10 © 2007 Herbert I. Gross next The above results can be visualized rather easily in terms of our physical models. For example, in terms of profit and loss… A $3 profit 2 times is a $6 profit. Profit + Loss - $3 $6 $6 pos A $2 loss 3 times is a $6 loss. Profit + Loss - $2 $6 $6 neg A $3 loss 2 times is a $6 loss. Profit + Loss - $3 $6 $6 neg

11 © 2007 Herbert I. Gross next And in terms of temperature change… A 3º increase in temperature 2 times is a net increase of 6º p o s

12 © 2007 Herbert I. Gross next Temperature Model… A 2º decrease in temperature 3 times is a net decrease of 6º n e g

13 © 2007 Herbert I. Gross next Temperature Model… A 3º decrease in temperature 2 times is a net decrease of 6º n e g 1 2 3

14 © 2007 Herbert I. Gross next However, these physical models do not make sense when we talk about negative × negative. For example, with respect to our profit and loss model, we cannot incur a loss a negative number of times. And in our temperature model, we cannot have the temperature decrease a negative number of times.

15 © 2007 Herbert I. Gross next However, what we do know is that - 3 × - 2 cannot be equal to - 3 × + 2, but both numbers have the same magnitude. Hence, they must differ in sign. Therefore, since - 3 × + 2 is negative; - 3 × - 2 must be positive. In other words… negative × negative = positive

16 If we want to be more “traditional” in showing why - 3 × + 2 ≠ - 3 × - 2, we can use the so-called cancellation law. Namely… If a × b = a × c and a ≠ 0, then, b = c. Therefore, if we were to assume that - 3 × + 2 = - 3 × - 2, and that the cancellation law was to remain in effect, we could then cancel - 3 from both sides of the equal sign and obtain the false result … + 2 = - 2. © 2007 Herbert I. Gross next Note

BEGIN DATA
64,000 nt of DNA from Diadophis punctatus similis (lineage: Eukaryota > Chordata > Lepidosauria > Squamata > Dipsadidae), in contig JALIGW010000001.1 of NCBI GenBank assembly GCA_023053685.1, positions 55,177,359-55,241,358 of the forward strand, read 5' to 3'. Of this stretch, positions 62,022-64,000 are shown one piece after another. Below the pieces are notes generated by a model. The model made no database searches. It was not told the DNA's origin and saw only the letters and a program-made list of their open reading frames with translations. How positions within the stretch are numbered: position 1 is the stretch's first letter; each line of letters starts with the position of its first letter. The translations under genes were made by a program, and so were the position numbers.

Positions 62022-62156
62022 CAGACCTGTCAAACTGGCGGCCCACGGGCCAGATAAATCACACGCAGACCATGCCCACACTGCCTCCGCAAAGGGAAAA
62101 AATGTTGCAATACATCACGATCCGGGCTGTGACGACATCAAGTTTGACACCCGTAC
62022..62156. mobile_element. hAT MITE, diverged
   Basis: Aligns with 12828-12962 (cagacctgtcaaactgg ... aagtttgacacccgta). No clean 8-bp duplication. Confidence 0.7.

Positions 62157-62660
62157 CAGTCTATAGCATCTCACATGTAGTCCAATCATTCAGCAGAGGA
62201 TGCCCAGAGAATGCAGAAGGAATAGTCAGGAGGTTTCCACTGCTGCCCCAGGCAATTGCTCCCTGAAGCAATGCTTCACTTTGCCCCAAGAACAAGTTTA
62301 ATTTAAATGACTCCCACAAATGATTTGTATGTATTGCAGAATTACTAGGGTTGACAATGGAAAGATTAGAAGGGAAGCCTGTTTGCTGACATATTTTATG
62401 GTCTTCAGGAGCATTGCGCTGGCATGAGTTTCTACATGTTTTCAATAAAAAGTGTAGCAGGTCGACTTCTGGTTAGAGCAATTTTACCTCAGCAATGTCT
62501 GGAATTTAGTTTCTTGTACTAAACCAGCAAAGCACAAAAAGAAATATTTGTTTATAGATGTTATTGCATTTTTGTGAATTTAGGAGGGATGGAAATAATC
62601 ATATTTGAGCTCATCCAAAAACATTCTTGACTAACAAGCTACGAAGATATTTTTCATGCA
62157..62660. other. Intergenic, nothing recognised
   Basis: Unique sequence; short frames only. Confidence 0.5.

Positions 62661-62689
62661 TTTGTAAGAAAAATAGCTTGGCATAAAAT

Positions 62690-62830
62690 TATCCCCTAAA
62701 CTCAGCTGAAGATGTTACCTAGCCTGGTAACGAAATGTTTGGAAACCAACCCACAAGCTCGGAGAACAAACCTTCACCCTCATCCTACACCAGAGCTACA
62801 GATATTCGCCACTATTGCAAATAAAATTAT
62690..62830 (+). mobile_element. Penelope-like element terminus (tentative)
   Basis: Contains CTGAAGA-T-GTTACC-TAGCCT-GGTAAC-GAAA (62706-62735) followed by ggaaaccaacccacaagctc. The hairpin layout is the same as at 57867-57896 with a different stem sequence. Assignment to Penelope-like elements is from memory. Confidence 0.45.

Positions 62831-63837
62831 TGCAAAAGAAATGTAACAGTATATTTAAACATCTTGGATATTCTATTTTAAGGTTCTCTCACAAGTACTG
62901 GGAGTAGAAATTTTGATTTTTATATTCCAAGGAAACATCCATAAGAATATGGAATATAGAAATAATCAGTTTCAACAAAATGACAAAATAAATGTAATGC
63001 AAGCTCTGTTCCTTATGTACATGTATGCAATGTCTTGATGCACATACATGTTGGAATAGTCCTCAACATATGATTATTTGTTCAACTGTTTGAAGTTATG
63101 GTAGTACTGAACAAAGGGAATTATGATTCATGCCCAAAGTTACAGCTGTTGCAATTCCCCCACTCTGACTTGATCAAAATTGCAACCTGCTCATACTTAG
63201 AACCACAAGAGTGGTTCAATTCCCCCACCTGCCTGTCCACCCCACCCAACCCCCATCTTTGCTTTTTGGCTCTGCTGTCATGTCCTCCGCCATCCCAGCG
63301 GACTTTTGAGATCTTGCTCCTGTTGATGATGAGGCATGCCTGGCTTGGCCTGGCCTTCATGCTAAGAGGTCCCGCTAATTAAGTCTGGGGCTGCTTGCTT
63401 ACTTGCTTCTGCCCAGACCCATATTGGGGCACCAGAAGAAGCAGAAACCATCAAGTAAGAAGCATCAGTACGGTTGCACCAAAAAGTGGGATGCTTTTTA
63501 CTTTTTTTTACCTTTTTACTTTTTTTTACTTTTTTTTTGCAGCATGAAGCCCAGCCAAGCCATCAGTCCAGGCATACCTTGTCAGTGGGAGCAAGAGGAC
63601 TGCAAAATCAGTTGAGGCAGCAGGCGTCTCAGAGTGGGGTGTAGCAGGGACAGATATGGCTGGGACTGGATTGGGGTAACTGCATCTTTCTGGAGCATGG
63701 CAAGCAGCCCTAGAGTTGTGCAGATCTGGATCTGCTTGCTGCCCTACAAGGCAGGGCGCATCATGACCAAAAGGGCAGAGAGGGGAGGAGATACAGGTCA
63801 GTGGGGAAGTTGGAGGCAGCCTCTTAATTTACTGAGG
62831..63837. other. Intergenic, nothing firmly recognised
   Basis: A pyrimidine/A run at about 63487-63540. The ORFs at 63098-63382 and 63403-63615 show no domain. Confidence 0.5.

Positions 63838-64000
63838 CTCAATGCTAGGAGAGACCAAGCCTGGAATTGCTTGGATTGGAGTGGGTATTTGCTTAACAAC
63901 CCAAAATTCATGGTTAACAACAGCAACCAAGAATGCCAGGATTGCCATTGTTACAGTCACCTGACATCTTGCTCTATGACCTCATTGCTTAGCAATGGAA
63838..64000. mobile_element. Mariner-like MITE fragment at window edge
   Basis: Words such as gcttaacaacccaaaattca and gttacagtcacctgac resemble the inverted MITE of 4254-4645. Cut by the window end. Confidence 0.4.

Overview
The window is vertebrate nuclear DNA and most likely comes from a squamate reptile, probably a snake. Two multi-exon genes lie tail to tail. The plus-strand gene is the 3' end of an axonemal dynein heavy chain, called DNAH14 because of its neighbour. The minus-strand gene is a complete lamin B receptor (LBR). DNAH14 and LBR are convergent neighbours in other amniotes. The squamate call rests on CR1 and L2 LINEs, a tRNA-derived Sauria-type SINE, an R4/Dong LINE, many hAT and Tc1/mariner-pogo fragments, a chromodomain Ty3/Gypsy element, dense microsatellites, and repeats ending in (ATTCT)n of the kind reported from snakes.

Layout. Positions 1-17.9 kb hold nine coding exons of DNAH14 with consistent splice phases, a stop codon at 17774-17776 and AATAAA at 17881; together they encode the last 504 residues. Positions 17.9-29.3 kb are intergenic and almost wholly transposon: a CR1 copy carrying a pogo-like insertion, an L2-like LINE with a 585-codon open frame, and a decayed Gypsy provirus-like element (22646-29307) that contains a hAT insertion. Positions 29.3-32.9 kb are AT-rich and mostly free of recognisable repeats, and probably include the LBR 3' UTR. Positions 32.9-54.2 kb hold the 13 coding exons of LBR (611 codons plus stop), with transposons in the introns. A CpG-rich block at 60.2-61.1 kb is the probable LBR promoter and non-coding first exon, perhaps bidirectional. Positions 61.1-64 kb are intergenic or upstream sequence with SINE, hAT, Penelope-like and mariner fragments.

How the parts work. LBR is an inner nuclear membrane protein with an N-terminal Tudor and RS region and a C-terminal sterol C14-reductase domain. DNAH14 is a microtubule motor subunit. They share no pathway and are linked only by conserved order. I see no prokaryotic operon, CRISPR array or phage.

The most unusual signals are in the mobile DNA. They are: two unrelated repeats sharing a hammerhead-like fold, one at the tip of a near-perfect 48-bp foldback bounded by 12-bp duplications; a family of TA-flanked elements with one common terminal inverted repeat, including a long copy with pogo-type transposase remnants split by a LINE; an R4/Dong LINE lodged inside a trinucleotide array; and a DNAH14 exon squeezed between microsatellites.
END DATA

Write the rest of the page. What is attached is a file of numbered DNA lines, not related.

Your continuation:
17 © 2007 Herbert I. Gross next Of course once we know that negative × negative = positive, it is easy to interpret this in terms of our physical models. Or in terms of profit and loss, if we lose $2 on each transaction, then 3 transactions ago we had $6 more than we have now. For example, in terms of temperature, we may interpret - 3 × - 2 to mean that if the temperature decreased by 2° per hour, then 3 hours ago it was 6°higher.

18 © 2007 Herbert I. Gross next Other ways to demonstrate why negative × negative = positive Let’s look at a pattern that we might want to see continued. To begin with, by now most of us accept the fact that negative × positive = negative. (For example a $4 loss 5 times is a net loss of $20.) next

19 © 2007 Herbert I. Gross next So let's look at the following pattern… - 3 × + 4 In the first column every product has - 3 as its first factor. As we read down the rows in the first column, we find that the second factor is an integer that decreases by 1 each time. In the last column we see that each time we go down one row the number increases by × × × + 1 = = = =

20 © 2007 Herbert I. Gross next Thus if we want this pattern to continue as we add on more rows in the top to bottom direction, the second factor in the first column must keep decreasing by 1 and the product in the last column must keep increasing by 3 each time. - 3 × × × × + 1 = = = = next So just extending the chart by rote (so to speak) the pattern leads us to… - 3 × + 0 = × - 1 = × - 2 = × - 3 = +9+9